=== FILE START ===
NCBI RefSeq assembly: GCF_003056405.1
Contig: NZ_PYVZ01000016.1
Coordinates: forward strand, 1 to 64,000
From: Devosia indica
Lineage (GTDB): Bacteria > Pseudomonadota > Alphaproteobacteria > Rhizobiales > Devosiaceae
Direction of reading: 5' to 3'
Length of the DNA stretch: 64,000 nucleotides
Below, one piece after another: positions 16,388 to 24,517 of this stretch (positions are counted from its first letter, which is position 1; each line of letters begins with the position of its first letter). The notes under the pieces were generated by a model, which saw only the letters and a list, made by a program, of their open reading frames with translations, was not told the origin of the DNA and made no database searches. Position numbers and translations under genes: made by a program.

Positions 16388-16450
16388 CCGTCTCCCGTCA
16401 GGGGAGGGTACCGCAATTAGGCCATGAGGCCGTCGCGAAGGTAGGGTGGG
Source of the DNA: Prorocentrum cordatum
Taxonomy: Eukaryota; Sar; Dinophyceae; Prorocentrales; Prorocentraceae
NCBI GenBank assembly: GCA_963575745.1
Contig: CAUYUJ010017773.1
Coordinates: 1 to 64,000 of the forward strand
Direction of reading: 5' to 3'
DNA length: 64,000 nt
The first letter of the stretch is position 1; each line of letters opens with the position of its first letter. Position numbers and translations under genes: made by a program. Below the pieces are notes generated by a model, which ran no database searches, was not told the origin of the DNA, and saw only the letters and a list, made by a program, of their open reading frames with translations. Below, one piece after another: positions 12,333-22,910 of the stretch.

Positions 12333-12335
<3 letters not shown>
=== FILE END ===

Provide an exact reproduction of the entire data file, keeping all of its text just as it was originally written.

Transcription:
NCBI RefSeq assembly: GCF_003056405.1
Contig: NZ_PYVZ01000016.1
Coordinates: forward strand, 1 to 64,000
From: Devosia indica
Lineage (GTDB): Bacteria > Pseudomonadota > Alphaproteobacteria > Rhizobiales > Devosiaceae
Direction of reading: 5' to 3'
Length of the DNA stretch: 64,000 nucleotides
Below, one piece after another: positions 16,388 to 24,517 of this stretch (positions are counted from its first letter, which is position 1; each line of letters begins with the position of its first letter). The notes under the pieces were generated by a model, which saw only the letters and a list, made by a program, of their open reading frames with translations, was not told the origin of the DNA and made no database searches. Position numbers and translations under genes: made by a program.

Positions 16388-16450
16388 CCGTCTCCCGTCA
16401 GGGGAGGGTACCGCAATTAGGCCATGAGGCCGTCGCGAAGGTAGGGTGGG
Source of the DNA: Prorocentrum cordatum
Taxonomy: Eukaryota; Sar; Dinophyceae; Prorocentrales; Prorocentraceae
NCBI GenBank assembly: GCA_963575745.1
Contig: CAUYUJ010017773.1
Coordinates: 1 to 64,000 of the forward strand
Direction of reading: 5' to 3'
DNA length: 64,000 nt
The first letter of the stretch is position 1; each line of letters opens with the position of its first letter. Position numbers and translations under genes: made by a program. Below the pieces are notes generated by a model, which ran no database searches, was not told the origin of the DNA, and saw only the letters and a list, made by a program, of their open reading frames with translations. Below, one piece after another: positions 12,333-22,910 of the stretch.

Positions 12333-12335
<3 letters not shown>